By Ivor Sempa
Adults, take note. Children are watching. Often, they dream of being like you. For Gilbert Nyaika, he looked up to three uncles who served in Uganda’s army, the Uganda People’s Defence Forces. He loved the way they conducted themselves and the respect they earned in society.
Someday, the young Nyaika told himself, he would be like them.
When he graduated with a Uganda Christian University (UCU) Bachelor of Science in Accounting and Finance in 2008, Nyaika got employed in a telecommunications company. But his heart was restless. That is not where he thought he belonged.
Seven years later, in 2015, when an advert calling for people to join the Police force was published in the Uganda Gazette, Nyaika saw it as his chance to join the armed forces. He applied and got the job. Nyaika was a regular Police officer at the Hoima Police Station. According to the Police Act, the Police is supposed to protect people’s lives and property, as well as their rights, maintain security within Uganda, enforce the laws of Uganda, ensure public order and safety, detect and prevent crime in society, and perform the services of a military force.
In 2020, Nyaika was promoted to Assistant Superintendent of Police – the officer in charge of Police stations in Bunyangabu district in western Uganda. He reports directly to the Regional Police Commander.
One would think that holding such a demanding office of overseeing Police posts in the whole district would keep Nyaika away from the everyday law enforcement impact. Far from it. In fact, he says part of the reason for his promotion last year was because of how he was positively impacting communities, and those appointing him don’t want that work to cease.
Nyaika has contributed to the infrastructural development of up to 13 schools in Bunyangabu district. Through his resource mobilization skills, in 2020, Nyaika mobilized up to $40,000 (about sh145m) from donors. This money was used to build classrooms, and purchase furniture and scholastic materials for learners. Some of the beneficiary schools were Bunyangagu Progressive School, Hoima Advent Primary School and Hoima Modern Primary School.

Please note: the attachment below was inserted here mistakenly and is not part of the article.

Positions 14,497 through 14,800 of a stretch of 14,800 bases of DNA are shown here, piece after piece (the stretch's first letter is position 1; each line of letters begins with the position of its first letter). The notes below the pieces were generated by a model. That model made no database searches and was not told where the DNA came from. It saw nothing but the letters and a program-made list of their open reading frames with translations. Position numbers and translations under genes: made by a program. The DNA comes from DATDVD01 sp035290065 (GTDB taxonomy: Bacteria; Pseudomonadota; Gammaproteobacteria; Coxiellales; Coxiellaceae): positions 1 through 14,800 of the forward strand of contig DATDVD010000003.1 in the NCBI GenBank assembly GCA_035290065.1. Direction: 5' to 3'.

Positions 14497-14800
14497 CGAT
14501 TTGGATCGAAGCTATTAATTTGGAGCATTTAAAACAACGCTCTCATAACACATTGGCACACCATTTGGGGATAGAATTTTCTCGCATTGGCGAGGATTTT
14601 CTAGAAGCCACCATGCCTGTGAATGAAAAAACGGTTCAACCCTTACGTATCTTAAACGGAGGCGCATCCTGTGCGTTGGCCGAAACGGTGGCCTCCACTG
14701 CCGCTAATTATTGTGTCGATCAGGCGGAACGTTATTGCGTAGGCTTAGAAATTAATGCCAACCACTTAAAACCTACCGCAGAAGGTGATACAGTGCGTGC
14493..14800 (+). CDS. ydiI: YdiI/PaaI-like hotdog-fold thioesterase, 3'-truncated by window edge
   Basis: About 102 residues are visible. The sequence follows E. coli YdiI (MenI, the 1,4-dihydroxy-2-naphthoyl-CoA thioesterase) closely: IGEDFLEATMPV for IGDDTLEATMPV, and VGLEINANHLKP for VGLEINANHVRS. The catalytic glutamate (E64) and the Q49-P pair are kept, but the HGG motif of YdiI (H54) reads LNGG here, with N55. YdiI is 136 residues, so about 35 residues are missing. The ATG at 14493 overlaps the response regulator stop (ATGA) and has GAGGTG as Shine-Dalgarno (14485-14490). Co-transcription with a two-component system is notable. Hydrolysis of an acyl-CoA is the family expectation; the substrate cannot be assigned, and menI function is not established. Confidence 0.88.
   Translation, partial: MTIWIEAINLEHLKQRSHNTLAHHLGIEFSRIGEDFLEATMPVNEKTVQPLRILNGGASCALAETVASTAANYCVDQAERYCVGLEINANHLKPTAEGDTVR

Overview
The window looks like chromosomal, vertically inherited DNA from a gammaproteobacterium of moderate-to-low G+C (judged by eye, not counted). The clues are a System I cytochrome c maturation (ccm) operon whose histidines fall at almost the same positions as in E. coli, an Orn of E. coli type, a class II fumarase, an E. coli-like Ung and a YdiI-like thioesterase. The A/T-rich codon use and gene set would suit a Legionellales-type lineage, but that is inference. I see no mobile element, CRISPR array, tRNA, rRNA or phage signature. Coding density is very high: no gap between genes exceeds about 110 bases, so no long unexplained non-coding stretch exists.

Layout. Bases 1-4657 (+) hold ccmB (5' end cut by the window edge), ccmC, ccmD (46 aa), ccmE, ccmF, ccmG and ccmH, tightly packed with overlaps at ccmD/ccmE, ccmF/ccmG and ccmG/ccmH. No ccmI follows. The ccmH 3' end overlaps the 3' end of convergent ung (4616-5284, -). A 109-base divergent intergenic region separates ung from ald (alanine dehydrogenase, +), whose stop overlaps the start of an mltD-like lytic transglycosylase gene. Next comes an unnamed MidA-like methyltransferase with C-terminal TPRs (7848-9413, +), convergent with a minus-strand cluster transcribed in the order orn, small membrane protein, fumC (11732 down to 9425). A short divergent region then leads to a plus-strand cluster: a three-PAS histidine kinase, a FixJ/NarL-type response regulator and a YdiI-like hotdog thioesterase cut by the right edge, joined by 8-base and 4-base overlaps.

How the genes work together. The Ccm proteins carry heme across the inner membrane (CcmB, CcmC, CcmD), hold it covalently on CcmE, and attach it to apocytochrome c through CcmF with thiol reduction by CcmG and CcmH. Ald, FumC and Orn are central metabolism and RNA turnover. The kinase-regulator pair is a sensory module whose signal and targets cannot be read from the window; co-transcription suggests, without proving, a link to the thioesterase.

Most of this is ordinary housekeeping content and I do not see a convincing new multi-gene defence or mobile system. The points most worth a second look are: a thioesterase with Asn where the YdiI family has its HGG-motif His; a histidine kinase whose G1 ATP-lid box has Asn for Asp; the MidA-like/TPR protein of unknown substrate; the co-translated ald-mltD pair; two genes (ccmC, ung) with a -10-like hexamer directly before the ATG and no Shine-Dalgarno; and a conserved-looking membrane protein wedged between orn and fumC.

Among the many who applaud Nyaika’s efforts are a former teacher at UCU. Vincent Kisenyi, the former dean at the UCU School of Business, said: “I am proud to see him prosper and that he learnt a lot of values from the university. Nyaika thrives to see change in the community, which makes me feel very happy as his former teacher and mentor.”
So, what did he learn while pursuing studies at UCU?
“My experience at UCU taught me to serve,” Nyaika said. “I was inspired to serve my community using my skills; UCU inculcated in us a sense of social responsibility.”
He is a recipient of the Vice Chancellor’s award by Professor Stephen Noll, who was the UCU Vice Chancellor at the time. Nyaika was awarded after spearheading a cleaning campaign in one of the suburbs of UCU. He served in the UCU guild government of 2006-2007 as a Member of Parliament of the business faculty. The following year, he was appointed the minister for agriculture. His achievements also were mirrored academically as he bagged a second-class upper degree.
Nyaika attended Buhinga Primary School, before joining St. Leo’s Kyegobe Senior Secondary School, for O’level. For his A’level education, Nyaika studied at Mandela Secondary School.
Nyaika’s well-rounded interests include sports. He sits on various sports committees in Uganda, including on the board for the Federation of Uganda Basketball Association (FUBA) and the Federation of Uganda Football Associations (FUFA). On the FUFA board, he sits on the ethics and investigations committee. Nyaika also founded a team, Kitara Soccer Club, which plays in the second division in Uganda.